After working as a barista for leading coffee shops in Kathmandu, Kishan Gurung went to Lhasa to experiment with the Tibetan coffee market. Impressed with his coffee making skills, top coffee shops of the Tibetan capital offered him a job with lucrative pay.
But, Gurung did not accept the offer and came back to Nepal—because he had something bigger going on his mind. He wanted to pioneer a different style of coffee making in Nepal.
Coffee2GoNepal, a company Gurung established in partnership with his schoolmate Niran Shrestha, claims to be Nepal’s first mobile coffee shop. Established in January this year, the company is planning to launch its full-fledged business within the next two months, with a mission to “bring a revolution in Nepal’s coffee business.”
Schoolmates’ business partnership
Gurung, a resident of Kathmandu and Shrestha from Sindhupalchok first met as classmates around 13 years ago. They studied grades 11 and 12 at Pasang Lhamu Sherpa Memorial College in Gongabu. The friends did not have any big ambitions during their teenage days.
“We did our bachelor’s from different institutions. Then, both of us could not continue our studies due to different reasons,” Shrestha says, “Perhaps, it is something that brought us together again.”
After completing his bachelor’s, Gurung learned coffee-making skills and worked for a number of shops whereas Shrestha was already engaged in a marketing job at Civil Mall. “Gurung would come to me very often and tell me we need to do something. He motivated me not to leave the country in search of opportunities and start something here,” Shrestha shares, “But, we were undecided until last year.”
In the meantime, Gurung got an opportunity to visit Singapore, where he saw coffee being served on vehicles. As someone engaged in serving coffee to his customers for years, he thought of replicating the model in Nepal.
After coming back, he shared the idea with Shrestha, who also found it interesting.
Investment in instalments
After rigorous discussions for around three months, Gurung and Shrestha finalised the business model. They estimated that more than 1 million rupees would be needed to run the business.
“But, we did not have money. So we delayed the process and decided to purchase whatever we could whenever we had money.”
First, the duo bought a secondhand van to use as a mobile shop. “It cost Rs 350,000, which was way cheaper than what we had expected. We spent Rs 50,000 to repair the van.”
Further, it cost around 120,000 to add rods and metal plates onto the van so that it can firmly hold the machine. “Again we saved up and bought a double-head coffeemaker for Rs 600,000.”
According to Shrestha, they have so far invested Rs 1.2 million. As the team is gearing up for expansion, they have planned an addition to the investment.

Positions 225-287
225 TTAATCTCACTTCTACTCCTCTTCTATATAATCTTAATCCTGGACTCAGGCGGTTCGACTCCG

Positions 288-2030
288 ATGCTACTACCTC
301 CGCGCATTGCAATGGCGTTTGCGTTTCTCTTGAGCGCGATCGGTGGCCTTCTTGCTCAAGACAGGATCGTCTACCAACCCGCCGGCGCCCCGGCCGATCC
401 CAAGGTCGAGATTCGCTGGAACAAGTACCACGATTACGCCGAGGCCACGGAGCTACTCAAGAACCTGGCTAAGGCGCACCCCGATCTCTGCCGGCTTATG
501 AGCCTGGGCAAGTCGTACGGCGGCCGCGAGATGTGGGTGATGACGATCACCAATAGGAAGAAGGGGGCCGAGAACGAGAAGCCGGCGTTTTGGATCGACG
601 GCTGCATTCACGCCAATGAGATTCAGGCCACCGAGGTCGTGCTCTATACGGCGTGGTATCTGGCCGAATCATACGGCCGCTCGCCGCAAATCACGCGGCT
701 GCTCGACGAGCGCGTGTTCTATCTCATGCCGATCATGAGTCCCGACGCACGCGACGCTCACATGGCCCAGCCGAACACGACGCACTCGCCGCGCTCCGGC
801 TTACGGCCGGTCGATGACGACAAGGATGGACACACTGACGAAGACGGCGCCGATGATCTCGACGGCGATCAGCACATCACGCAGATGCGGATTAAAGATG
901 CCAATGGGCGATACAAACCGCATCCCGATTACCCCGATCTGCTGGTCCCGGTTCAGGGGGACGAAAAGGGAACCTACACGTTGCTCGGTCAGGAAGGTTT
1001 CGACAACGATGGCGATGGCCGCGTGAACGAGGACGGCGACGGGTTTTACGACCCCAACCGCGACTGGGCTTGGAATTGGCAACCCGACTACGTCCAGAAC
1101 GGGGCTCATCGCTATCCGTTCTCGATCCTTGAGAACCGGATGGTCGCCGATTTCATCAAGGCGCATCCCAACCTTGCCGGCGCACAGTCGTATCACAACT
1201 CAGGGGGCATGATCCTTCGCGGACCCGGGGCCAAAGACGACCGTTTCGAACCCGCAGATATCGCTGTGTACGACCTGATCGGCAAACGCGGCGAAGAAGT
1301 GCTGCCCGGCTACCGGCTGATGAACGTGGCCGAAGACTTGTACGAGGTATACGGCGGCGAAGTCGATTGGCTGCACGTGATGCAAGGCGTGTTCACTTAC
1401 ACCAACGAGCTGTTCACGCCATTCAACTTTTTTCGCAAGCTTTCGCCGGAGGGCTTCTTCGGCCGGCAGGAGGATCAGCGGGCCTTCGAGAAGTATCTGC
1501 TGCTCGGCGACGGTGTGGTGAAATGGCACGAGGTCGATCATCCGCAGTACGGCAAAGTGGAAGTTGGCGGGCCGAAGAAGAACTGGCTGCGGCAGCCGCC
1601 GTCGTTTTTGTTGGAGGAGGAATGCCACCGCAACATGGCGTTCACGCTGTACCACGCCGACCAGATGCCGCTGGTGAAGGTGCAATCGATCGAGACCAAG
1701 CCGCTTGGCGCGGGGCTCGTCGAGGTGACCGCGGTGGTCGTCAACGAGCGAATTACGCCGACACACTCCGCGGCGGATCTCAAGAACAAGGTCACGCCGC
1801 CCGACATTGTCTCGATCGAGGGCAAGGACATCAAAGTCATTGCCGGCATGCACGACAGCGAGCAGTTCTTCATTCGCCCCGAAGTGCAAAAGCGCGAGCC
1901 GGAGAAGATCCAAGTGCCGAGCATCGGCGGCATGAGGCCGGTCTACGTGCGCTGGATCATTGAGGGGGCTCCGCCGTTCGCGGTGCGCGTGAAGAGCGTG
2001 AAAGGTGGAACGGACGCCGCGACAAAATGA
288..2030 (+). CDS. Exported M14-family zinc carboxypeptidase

“We will serve fruit juice also in the near future,” Gurung says, adding the coffee van currently serves six varieties of coffee: Americano, Cappuccino, Latte, Espresso, Iced Americano and Iced Latte.
‘Coffee for everyone’
Gurung says he propounded the business idea in order to materialise his dream of ‘coffee for everyone’. “In Nepal, coffee is still an elite beverage, apparently because it is expensive at shops. We want to destroy that perception.”
Therefore, products from Coffee2GoNepal are surprisingly cheaper. “We sell a cup of coffee for Rs 40; for the same amount you have to pay Rs 140 at a shop,” Shrestha says, “That is possible because making a cup of coffee is possible by investing just around Rs 25. Shops have to charge more to cover their operational costs.”
In order to realise the dream of ‘coffee for everyone’, the duo also plans to open a stationary coffee shop that will offer coffee at cheap rates. The team has already started negotiations with leading shopping malls. The duo also plans to deliver coffee cups to customers’ homes.
“But, we fear that our friends from other coffee shops will be angry at us for spoiling their market,” Shrestha jokes.
Healthy turnover in first eight months
Shrestha informs that the first eight months of their business has been steady and it has encouraged them to expand.
“So far, we have been just experimenting with the market. We have been taking our van to places where people gather for different events like concerts, special markets and even religious fairs. We also served at some colleges upon their request,” an excited Shrestha shares, “Even then, almost half of our investment has returned.”
“At colleges, we found that the same students come to drink coffee every day. Therefore, we also introduced a discount card—once you drink nine cups of coffee, the tenth will be on us.”
Till now, Coffee2GoNepal is a two-man team. “We looked for other drivers and baristas to join our team, but we have not found people who are both skilled and reliable,” Gurung says, “But now, we cannot do it alone. We will soon hire at least two baristas and one driver because our business will go fulltime now.”
Shrestha informs that the team will offer higher pays to its staff in order to attract quality human resources available in the market. “If you do a survey at coffee shops of Kathmandu, a barista works for Rs 8,000 to Rs 14,000 a month. Most of them are students who have been forced to work for low pay with a hope that it will help pay their college bills. But, we will pay them at least Rs 20,000.”
The company’s success in the initial months has been reflected on franchise demands sent by entrepreneurs of cities outside Kathmandu like Pokhara and Dharan.
“But, we are not in a position to sell our franchise now as we are yet to give a full shape to our business here in Kathmandu,” Shrestha says.
He claims that his team’s business idea is innovative and practical, therefore it will not fail.
“The barista career in the global market has attracted a lot of Nepali youth these days; and hence we want to cash in on that opportunity by stopping them here.”